Also, when He was crucified, Jesus was a great example to us in how to treat our enemies. He prayed, (Luke 23:34)

"Father, forgive them, for they
do not know what they are doing."

Aren't we supposed to love our enemies? Aren't we supposed to be praying for their conversion? Saul of Tarsus was partly responsible for the death of Stephen. Yet when Stephen was dying, he said, (Acts 7:60)

"Lord, do not hold this sin against them."

Saul was one of the ones that Stephen prayed for and the Lord converted him. In praying like that Stephen was following the example of Jesus. And in 1 Peter 2:21–23 the apostle Peter wrote,

"To this you were called,
because Christ suffered for you,
leaving you an example,
that you should follow in his steps.
'He committed no sin,
and no deceit was found in his mouth.'
When they hurled their insults at him,
he did not retaliate;
when he suffered,
he made no threats.
Instead, he entrusted himself
to him who judges justly."

But here the Christian martyrs aren't praying for the conversion of their enemies, but for God to take vengeance on them. They want to know how long until God takes vengeance on the people who put them to death.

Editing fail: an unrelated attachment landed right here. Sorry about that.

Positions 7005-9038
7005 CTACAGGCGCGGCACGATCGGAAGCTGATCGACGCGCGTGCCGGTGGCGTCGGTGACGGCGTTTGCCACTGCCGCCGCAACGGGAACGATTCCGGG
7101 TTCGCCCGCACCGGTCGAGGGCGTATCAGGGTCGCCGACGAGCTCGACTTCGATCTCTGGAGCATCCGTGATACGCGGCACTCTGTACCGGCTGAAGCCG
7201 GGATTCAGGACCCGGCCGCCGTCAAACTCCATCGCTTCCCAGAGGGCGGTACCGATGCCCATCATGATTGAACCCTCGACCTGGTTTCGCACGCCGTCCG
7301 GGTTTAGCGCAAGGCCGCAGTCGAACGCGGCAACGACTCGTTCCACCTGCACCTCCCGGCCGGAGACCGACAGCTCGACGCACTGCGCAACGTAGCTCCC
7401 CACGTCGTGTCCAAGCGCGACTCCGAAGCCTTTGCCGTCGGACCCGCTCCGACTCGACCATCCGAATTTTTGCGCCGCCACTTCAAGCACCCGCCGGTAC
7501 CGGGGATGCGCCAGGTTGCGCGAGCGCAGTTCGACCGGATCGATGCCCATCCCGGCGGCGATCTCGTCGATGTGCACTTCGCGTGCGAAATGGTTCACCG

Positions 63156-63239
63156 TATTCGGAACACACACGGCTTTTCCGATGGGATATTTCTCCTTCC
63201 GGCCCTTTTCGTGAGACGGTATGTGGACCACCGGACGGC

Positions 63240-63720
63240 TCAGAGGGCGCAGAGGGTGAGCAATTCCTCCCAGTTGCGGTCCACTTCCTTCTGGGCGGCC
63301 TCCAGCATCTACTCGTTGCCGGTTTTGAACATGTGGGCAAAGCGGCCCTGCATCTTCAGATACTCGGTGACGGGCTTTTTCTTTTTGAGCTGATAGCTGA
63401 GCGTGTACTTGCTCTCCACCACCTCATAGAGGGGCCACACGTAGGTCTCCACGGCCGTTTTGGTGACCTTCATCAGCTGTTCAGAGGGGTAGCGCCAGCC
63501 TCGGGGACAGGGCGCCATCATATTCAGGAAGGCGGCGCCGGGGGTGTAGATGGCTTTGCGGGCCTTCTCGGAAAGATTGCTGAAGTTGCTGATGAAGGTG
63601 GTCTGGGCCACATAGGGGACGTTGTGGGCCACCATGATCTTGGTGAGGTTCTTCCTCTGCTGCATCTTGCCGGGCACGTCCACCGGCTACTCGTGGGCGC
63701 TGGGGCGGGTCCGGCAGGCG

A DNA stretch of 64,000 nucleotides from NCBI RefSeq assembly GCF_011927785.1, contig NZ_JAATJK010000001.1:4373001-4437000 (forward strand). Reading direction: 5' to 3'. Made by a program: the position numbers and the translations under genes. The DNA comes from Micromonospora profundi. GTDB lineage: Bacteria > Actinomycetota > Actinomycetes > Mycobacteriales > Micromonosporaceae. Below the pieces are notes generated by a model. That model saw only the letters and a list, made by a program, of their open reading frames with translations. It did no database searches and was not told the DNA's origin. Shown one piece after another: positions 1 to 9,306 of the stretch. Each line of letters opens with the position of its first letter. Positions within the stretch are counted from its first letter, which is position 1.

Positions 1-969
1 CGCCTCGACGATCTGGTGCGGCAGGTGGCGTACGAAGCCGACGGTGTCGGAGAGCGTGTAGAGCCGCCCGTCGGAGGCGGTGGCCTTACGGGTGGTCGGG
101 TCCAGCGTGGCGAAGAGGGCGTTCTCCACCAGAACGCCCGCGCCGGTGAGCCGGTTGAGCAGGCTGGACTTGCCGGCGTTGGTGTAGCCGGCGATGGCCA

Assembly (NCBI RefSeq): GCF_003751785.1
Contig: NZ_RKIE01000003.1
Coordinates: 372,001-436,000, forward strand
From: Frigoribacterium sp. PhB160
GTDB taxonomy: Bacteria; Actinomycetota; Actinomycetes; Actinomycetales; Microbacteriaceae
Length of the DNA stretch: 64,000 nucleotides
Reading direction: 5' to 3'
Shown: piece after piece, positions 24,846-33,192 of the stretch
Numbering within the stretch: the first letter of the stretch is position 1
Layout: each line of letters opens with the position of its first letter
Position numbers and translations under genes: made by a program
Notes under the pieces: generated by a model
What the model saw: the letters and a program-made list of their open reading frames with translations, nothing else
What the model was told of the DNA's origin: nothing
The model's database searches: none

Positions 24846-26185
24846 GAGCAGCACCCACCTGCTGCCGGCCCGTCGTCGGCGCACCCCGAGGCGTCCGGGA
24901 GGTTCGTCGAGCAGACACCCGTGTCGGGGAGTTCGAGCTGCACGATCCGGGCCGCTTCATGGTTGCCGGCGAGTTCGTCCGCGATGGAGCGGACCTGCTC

How are we to understand this? Have the martyred saints not learned the most basic lesson about forgiveness? Are they wrong in their cry?

The answer to that question should be obvious. Of course they are not wrong in their request. Consider who they are, consider where they are. If we consider these things it should be clear that

the request of the saints under the altar is exceedingly righteous.

This is not an ethical low point of the book. Quite the contrary. There is no sin here. These souls are in heaven. The souls of Christians are immediately made perfect when we die. The writer of the book of Hebrews tells us that when Christians come together to worship, we come not only into the presence of God in heaven, but also into the presence of, (Hebrews 12:23)

"the spirits of righteous men
made perfect,"